Web Accessibility: Making your Pages Friendly to People with Disabilities
By Robin Nobles

Did you know that nearly 20 percent of all Web users have some form of disability?

"Making your site accessible for all is a matter of courtesy, is good business practice, and is not difficult," explains Robert Roberts, a professional SEO who owns the SEO Toolbox (http://www.seotoolbox.com).

In fact, Roberts believes that Web accessibility issues are so important that he's been having monthly chat sessions on the subject for students at the Academy of Web Specialist (http://www.onlinewebtraining.com/courses.html). He's also created a special section of his Web site that's devoted to accessibility issues (http://www.seotoolbox.com/htmlchat/accessibility.html).

Roberts states that disabilities can be anything from "simple" color blindness to more severe disabilities.

The Use of Alt Text to Solve Accessibility Issues

"Let's start with image alt tags. You can use the alt tag to your advantage, not just for SEO purposes. The alt description tells those users with assistive technologies what the image is about.

"There is the issue of lots of clear images meant to be used as spacers in layouts. Should you use an alt tag for every one of those? Yes, in a sense, you use what's called the Null Alt, meaning an empty alt tag, like this: alt="". Notice that there is no space between the quotes, which means that assistive devices will bypass the image and not try to explain it. But if you don't use it, assistive devices will show a blank where the image would be or cause other display issues.

"The alt tag for navigation images is critical. Actually, you should use text navigation wherever possible, as good SEO's, but there are times when the layout uses buttons, which brings up another issue - that of navigation preceding content."

Solving the Problem of Navigation Preceding Content

Roberts continues, "When a person using an assistive device opens a Web page, he or she is usually greeted by lots of navigation before getting to the content. Furthermore, an assistive device like a screen reader will read ALL of the navigation every single time. One solution is to include a "skip navigation" link that allows the person to jump to the page content. This can be in the form of a tiny hidden clear image linked to an anchor tag.

"If you would like to see an example, take a look at the source code for any page at SEO Toolbox (http://www.seotoolbox.com). The logo at the top of the page is linked to the menu, because the menu markup is actually at the bottom of the HTML code. You would be able to use this strategy with any assistive device or in a text browser like Lynx."

Why Accessibility Issues Are So Important These Days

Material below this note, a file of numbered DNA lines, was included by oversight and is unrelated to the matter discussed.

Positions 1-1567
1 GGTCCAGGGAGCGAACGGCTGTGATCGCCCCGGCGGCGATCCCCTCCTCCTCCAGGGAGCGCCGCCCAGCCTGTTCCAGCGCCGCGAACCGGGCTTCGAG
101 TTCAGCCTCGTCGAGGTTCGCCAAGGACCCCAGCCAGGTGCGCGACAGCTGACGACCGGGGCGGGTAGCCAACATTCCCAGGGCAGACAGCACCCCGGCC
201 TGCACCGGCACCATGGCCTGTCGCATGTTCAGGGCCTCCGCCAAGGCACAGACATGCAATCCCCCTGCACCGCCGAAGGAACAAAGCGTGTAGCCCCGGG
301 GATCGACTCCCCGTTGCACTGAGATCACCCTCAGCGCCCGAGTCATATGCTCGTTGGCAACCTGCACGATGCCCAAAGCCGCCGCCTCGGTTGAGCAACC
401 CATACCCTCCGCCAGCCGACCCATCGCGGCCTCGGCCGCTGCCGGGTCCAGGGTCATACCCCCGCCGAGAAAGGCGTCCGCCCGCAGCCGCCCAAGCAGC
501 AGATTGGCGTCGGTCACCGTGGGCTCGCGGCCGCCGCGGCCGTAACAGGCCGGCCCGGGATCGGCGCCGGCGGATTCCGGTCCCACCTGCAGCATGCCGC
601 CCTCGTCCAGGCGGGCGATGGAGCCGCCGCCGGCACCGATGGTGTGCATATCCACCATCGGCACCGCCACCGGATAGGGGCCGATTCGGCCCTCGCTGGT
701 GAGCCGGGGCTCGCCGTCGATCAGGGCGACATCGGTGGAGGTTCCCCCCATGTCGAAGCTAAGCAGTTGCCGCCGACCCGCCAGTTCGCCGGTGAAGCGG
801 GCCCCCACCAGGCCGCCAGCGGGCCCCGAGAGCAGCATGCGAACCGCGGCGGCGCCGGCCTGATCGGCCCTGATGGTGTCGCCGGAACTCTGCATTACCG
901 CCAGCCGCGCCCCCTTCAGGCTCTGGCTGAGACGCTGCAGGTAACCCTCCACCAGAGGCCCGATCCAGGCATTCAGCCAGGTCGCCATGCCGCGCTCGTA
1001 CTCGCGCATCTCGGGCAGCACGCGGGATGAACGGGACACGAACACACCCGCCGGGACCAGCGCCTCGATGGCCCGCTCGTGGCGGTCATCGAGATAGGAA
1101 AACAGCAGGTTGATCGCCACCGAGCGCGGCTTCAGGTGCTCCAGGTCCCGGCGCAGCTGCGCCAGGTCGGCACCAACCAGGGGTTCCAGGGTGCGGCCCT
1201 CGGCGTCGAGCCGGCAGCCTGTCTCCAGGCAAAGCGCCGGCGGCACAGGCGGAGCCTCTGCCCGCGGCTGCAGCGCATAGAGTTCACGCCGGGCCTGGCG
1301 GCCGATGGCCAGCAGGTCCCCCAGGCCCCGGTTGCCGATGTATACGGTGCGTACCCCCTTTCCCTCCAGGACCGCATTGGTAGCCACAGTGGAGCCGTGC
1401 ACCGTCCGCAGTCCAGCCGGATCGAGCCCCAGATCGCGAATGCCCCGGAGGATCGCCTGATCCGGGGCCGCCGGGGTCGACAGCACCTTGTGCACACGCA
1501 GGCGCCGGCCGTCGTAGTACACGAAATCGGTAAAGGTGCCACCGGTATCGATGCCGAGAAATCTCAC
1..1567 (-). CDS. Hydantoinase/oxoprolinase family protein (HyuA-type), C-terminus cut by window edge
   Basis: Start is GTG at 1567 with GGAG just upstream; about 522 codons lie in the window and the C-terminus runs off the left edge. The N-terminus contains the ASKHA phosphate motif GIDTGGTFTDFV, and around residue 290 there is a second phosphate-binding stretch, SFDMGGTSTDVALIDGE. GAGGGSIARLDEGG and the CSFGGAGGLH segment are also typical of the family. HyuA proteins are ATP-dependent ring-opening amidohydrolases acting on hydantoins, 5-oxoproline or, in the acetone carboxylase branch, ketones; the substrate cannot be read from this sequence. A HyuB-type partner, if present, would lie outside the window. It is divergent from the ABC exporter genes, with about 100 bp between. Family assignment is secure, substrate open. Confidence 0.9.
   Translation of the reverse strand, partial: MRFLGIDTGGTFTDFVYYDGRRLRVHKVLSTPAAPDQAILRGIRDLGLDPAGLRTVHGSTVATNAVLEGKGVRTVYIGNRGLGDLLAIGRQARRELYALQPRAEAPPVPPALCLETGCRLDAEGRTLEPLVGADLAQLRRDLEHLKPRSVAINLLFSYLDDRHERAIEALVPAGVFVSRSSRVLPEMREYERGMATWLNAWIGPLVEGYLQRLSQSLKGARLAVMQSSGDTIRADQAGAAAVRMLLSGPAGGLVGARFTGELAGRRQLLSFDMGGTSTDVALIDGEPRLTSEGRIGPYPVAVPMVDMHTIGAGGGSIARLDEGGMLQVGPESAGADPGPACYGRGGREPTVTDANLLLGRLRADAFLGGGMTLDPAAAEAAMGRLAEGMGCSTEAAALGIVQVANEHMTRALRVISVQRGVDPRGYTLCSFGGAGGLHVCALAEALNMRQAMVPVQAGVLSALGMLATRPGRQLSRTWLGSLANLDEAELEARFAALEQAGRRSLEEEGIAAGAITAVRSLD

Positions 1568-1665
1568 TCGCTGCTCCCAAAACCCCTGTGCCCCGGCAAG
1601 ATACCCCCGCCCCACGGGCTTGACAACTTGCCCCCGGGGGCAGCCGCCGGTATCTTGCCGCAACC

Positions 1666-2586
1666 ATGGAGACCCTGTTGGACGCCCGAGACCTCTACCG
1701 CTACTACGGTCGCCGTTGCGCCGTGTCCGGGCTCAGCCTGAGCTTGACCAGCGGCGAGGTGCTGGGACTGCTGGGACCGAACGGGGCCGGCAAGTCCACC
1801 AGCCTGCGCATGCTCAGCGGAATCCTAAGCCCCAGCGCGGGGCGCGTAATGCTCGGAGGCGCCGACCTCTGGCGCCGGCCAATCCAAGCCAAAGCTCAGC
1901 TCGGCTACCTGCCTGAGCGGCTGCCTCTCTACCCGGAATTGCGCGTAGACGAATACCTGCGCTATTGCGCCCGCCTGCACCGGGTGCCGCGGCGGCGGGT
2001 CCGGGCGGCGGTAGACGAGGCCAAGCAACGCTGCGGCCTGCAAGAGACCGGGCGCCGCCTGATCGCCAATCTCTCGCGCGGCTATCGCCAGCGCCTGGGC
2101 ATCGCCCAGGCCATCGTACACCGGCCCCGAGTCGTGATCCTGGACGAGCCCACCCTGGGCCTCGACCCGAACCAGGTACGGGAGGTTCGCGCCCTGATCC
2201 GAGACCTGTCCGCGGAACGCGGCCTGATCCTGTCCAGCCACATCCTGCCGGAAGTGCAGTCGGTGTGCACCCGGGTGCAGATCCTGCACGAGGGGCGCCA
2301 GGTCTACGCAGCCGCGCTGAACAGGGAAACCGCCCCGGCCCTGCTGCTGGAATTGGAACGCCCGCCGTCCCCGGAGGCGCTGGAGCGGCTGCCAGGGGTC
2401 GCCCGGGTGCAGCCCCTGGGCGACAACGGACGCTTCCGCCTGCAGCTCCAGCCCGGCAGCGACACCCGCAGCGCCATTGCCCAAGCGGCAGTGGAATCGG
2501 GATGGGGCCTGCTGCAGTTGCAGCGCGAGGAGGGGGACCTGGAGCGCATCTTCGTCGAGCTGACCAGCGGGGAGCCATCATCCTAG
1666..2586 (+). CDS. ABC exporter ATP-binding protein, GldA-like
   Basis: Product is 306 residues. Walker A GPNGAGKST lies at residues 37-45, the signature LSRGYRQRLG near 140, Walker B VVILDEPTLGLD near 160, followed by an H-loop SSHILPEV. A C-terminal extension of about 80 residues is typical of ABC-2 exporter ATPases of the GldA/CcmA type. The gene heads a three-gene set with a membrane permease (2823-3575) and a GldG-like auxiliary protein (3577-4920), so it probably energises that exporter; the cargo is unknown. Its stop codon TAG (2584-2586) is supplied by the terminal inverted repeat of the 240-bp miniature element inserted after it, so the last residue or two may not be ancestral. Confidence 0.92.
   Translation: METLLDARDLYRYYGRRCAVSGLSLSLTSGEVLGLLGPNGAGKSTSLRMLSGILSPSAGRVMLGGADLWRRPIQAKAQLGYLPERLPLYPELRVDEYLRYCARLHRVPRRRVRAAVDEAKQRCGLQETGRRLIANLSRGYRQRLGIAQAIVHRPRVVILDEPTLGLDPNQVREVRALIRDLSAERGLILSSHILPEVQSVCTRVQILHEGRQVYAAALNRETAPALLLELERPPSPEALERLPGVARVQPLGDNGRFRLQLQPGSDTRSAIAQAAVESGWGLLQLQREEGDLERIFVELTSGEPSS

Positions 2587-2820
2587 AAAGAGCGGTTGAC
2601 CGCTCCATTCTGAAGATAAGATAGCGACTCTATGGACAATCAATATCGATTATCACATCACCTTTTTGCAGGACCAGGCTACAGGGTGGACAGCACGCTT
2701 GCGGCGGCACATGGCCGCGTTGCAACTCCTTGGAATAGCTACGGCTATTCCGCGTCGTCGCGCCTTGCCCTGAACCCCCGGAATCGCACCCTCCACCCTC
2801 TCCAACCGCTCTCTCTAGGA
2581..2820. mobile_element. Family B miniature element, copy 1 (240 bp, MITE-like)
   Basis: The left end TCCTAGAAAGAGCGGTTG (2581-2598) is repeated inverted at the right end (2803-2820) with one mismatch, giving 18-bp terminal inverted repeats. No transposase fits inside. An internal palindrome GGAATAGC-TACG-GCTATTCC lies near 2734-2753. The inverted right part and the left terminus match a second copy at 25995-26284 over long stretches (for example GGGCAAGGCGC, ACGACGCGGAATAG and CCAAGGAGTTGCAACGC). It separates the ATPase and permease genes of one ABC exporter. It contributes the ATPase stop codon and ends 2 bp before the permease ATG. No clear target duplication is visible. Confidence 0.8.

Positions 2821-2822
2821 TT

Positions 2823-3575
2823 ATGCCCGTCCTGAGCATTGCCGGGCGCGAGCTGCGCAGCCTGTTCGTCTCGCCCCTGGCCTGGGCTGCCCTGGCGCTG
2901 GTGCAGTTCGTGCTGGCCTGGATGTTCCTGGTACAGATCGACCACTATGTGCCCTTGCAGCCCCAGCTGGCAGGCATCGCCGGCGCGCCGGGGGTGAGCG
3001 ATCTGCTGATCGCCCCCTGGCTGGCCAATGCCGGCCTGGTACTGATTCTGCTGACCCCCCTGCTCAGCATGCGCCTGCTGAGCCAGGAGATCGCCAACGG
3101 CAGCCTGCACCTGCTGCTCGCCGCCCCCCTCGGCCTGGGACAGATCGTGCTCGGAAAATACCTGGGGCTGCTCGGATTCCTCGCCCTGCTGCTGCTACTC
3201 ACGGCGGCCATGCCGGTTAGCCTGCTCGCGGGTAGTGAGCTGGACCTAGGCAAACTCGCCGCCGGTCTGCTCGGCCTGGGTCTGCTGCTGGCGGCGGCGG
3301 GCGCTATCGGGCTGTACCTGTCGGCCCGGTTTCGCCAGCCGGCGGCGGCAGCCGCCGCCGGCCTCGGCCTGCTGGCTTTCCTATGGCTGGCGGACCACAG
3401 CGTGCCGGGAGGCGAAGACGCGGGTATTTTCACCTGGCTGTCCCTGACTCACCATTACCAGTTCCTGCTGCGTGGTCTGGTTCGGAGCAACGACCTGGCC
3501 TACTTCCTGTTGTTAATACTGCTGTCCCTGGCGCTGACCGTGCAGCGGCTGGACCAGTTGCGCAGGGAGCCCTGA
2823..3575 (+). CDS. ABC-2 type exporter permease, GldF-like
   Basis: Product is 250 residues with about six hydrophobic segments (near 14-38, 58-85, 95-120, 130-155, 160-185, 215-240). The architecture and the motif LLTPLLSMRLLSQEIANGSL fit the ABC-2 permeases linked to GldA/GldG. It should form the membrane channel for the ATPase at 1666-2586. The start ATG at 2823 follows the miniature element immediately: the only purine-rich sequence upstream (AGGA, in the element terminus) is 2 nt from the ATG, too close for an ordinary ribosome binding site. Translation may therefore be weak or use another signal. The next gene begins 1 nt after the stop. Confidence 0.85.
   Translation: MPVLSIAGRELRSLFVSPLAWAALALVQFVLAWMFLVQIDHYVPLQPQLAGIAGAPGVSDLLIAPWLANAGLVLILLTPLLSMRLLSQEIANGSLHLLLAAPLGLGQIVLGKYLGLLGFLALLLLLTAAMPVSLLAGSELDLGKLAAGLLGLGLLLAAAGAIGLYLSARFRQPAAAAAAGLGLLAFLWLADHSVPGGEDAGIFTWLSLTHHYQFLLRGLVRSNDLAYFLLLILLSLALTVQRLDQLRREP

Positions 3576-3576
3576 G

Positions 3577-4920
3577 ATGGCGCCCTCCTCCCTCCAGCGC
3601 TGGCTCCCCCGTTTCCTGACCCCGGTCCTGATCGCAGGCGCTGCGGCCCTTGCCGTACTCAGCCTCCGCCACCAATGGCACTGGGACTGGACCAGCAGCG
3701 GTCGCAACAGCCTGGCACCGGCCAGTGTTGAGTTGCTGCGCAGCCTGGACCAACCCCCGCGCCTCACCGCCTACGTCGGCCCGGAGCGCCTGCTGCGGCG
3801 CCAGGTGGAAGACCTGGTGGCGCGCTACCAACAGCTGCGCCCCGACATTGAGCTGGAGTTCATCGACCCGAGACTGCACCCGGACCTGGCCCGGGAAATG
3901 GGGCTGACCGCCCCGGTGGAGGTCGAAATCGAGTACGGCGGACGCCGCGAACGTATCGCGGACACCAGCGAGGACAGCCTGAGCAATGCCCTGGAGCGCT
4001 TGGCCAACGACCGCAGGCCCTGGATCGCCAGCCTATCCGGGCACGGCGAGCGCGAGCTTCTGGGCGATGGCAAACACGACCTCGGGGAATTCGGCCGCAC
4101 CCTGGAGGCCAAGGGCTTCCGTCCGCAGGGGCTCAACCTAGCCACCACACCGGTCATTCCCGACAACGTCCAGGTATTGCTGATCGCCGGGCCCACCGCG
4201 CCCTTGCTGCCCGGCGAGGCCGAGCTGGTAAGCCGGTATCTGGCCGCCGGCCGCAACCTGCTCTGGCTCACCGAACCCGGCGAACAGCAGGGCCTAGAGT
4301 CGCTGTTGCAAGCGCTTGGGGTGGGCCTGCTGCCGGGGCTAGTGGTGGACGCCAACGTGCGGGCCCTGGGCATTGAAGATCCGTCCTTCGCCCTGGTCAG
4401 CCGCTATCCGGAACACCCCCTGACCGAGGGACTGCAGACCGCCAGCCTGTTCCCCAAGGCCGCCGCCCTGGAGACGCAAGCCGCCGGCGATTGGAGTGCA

"One of the reasons all of this is so important," says Roberts, "is because of a lawsuit in progress that looks like it may get to the Supreme Court. A blind man in Florida is suing Southwest Airlines because he is unable to complete normal transactions on their Web site."

By means of explanation, the Americans with Disabilities Act provides provisions on the accessibility of public accommodations to the disabled, and this is the Act that is being referenced in the case.

The plaintiffs in the case claim that Congress wrote the ADA so broadly that the Internet is covered, meaning that it 'applies to Internet Web sites just as it does to brick-and-mortar facilities like movie theaters and department stores.'

The defendants (Southwest Airlines and American Airlines) have taken the position that Congress never meant to include the Internet, because cyberspace was in its infancy at the time the law was written. So, the argument is whether a Web site is a 'public accommodation' under Title III of the ADA.

"But," continues Roberts, "there is a precedent that will surely influence the outcome. In Australia, a similar suit was brought a couple of years ago by a blind person against the Olympic Committee because he could not get tickets online. The suit resulted in a win for him: a $20,000 damage settlement.

"What all this means is that sooner or later, any Internet site offering goods and services will have to comply with accessibility standards."

In Roberts' accessibility section (http://www.seotoolbox.com/htmlchat/accessibility.html), he's placed a link to the lawsuit, if you'd like to learn more.

About the Author

Robin Nobles, Director of Training, Academy of Web Specialist (http://www.academywebspecialists.com) has trained several thousand people in her online search engine marketing courses (http://www.onlinewebtraining.com) and is the content provider for (GRSeo) Search Engine Optimizer software (http://www.se-optimizer.com). She also teaches 4-day hands-on search engine marketing workshops in locations across the globe with Search Engine Workshops (http://www.searchengineworkshops.com).